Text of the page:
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Can an employer change an employee’s hours and pay?

Changing Contract Terms

As businesses are changing, adapting, and trying to cope with the constant ups and downs since Covid hit in March 2020, they are seeking ways to make reductions in costs, and one of the biggest overheads for many employers is staff. There is however a balance between making cutbacks and retaining good quality staff for the future, when (fingers crossed) we can get back to some sense of normality.

As a result of this balance employers are trying to strike, we have been asked on numerous occasions recently, can an employer change an employee’s contract terms?

The most frequent change employers want to make is to reduce employee hours, which in turn reduces pay, and several have asked if they can move an employee from a guaranteed hours contract to a zero hours contract.

How easy is it for an employer to make a change in contracts

If the change is agreed by the employee, then it can be very easy.

If the change is one covered for in the employment contract already then it can be simpler to make the change.

The problem arises where an agreement cannot be reached, and an employer needs to force the change.

This is known as a unilateral change to contract terms.

What does an employer need to do if an employee refuses to agree to a change to their contract terms?

It is advisable for employers to consult with employees on the changes that are proposed, and to try to reach a compromise that works for both parties.

If this is not possible then the employer has a couple of options:

1. Make the change anyway

Assuming it is a change that can be made without action from the other party.

For example, in the case of reducing hours, the employer just rotas the employee for less hours, or tells them to come in at a different time.

The risk of this is that the employee resigns in response to, what is possibly going to be, a fundamental breach of the contract and they can then make a claim for constructive unfair dismissal

An employee may also ‘stand and sue’, that is they may remain employed and work to the new terms but make a claim for breach of contract or in the case of a reduction in wages, unlawful deduction from wages.

2. Give the employee notice to terminate their employment on the current terms and offer to re-engage on the new terms.

The risk with this is that the employee (if they have been employed for at least 2 years) could make a claim for unfair dismissal. This is the case even if they accept the new employment contract and are reinstated as an employee.

It could also give rise to a claim for statutory redundancy pay if the change means that the previous job was redundant.

Advice for employers

If you need to make changes to contract terms it is important to seek advice and approach the process carefully. Advice is important not only to avoid finding yourself defending claims in the Employment Tribunal but also to ensure that, as far as possible, you can reach agreement with the employee.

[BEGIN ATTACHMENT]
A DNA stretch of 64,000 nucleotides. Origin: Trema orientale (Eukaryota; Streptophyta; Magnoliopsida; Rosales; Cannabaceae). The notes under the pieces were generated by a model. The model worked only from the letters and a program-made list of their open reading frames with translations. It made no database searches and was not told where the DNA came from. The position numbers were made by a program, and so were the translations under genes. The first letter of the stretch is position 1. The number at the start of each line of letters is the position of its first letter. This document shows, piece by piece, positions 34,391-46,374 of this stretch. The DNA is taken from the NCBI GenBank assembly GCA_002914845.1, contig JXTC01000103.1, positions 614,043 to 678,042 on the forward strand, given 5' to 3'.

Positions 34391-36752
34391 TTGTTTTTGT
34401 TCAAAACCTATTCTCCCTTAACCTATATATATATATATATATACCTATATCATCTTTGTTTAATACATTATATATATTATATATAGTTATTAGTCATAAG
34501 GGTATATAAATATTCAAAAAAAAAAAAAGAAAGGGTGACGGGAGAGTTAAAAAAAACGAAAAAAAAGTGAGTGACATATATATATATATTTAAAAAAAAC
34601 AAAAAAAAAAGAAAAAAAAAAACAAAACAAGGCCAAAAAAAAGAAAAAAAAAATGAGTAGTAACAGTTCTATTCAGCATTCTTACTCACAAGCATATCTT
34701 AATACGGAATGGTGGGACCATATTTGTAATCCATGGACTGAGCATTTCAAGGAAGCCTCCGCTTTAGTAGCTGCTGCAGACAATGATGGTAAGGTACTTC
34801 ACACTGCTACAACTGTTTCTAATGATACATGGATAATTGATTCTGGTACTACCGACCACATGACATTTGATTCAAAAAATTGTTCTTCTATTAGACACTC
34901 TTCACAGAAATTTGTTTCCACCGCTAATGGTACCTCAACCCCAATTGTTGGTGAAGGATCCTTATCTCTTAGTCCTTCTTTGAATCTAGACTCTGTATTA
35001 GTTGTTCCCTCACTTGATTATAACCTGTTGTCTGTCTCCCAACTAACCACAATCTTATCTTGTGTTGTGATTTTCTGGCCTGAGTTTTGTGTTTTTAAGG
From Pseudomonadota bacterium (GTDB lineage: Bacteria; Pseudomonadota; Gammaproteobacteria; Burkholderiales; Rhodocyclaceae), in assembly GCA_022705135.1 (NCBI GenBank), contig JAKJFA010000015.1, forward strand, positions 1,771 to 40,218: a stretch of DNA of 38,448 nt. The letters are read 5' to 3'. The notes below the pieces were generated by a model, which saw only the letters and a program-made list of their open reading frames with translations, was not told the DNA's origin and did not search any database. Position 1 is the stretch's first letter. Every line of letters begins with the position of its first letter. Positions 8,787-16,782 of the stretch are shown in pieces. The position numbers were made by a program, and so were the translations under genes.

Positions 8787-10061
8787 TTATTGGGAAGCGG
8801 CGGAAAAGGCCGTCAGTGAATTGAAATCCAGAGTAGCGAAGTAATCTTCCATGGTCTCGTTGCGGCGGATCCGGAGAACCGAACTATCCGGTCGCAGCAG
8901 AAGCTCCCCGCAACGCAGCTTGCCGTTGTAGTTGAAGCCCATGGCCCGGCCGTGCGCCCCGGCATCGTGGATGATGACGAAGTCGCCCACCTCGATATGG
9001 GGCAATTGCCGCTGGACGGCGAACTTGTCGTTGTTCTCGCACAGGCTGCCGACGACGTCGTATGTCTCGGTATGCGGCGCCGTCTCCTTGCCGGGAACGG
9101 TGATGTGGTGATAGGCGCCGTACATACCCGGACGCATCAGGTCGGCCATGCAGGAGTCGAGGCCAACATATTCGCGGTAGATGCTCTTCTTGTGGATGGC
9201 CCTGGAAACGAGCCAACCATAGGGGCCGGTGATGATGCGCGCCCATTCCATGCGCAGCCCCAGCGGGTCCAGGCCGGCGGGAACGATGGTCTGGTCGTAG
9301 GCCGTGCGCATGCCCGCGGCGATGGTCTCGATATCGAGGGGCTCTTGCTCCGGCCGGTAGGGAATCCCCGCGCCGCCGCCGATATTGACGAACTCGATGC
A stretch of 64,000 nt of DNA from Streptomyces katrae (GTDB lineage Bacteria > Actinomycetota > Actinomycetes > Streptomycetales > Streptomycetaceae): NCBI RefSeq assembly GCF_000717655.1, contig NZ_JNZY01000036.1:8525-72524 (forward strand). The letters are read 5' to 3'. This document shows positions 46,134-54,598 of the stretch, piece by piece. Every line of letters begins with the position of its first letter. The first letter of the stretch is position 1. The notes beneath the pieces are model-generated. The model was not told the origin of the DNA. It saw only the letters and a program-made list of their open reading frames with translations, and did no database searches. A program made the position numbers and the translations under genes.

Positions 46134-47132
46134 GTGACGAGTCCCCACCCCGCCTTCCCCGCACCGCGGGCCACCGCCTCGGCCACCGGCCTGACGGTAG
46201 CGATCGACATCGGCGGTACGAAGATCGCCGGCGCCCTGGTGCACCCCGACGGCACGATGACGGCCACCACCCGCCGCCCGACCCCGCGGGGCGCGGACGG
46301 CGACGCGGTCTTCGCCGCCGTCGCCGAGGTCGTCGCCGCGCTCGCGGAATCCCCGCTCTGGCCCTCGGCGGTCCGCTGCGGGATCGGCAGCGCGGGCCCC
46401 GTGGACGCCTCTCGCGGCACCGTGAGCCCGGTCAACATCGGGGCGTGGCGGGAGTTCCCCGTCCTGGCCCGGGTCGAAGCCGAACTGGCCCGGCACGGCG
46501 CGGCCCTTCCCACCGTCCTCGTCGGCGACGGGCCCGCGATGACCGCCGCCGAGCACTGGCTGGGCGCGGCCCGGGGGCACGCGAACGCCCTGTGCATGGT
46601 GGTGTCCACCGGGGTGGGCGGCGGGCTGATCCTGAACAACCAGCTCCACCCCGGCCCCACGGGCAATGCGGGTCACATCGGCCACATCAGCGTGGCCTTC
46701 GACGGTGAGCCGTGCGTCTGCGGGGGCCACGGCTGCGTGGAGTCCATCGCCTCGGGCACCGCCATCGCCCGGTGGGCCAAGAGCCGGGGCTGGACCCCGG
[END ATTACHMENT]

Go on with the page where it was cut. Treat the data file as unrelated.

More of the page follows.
Changes can be made and it may be that you decide that the need to make the reductions outweighs the risk of litigation, but there are always ways in which we can help you to reduce the risk to your business.

Advice for employees

You do not have to accept a fundamental change to your employment terms if you do not wish to, and you should not feel pushed to do so. However, given the current economic situation of many businesses and the uncertain future and correspondingly job market, it may be better to engage with your employer and seek to reach a compromise.

For example, if your employer says they need to reduce your hours by a certain amount but when you do the figures it would leave you significantly out of pocket and unable to pay your own bills, it is important to speak to your employer and explain why you object to the change. Open a dialogue where you can try to compromise. This is much better than finding yourself out of work, out of income and with the prospect of fighting an unfair dismissal claim for the next 12 months.

We provide advice and assistance to both employers and employees on all aspects of employment contract changes and can help to mediate for you to resolve disputes.

Helpful Links

Unfair Dissmissal: An Introduction

Can constructive dismissal itself amount to an act of harassment?

Constructive Unfair Dismissal

How to prevent and mitigate a constructive unfair dismissal claim

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The information contained in this blog post is provided for guidance and is a snapshot of the law at the time it is written. It is provided for your information only and should not be used as a substitute for obtaining legal advice that it specific to your particular circumstances.

The guidance should not be relied upon in any decision making process. It is strongly recommended that you seek advice before taking action.

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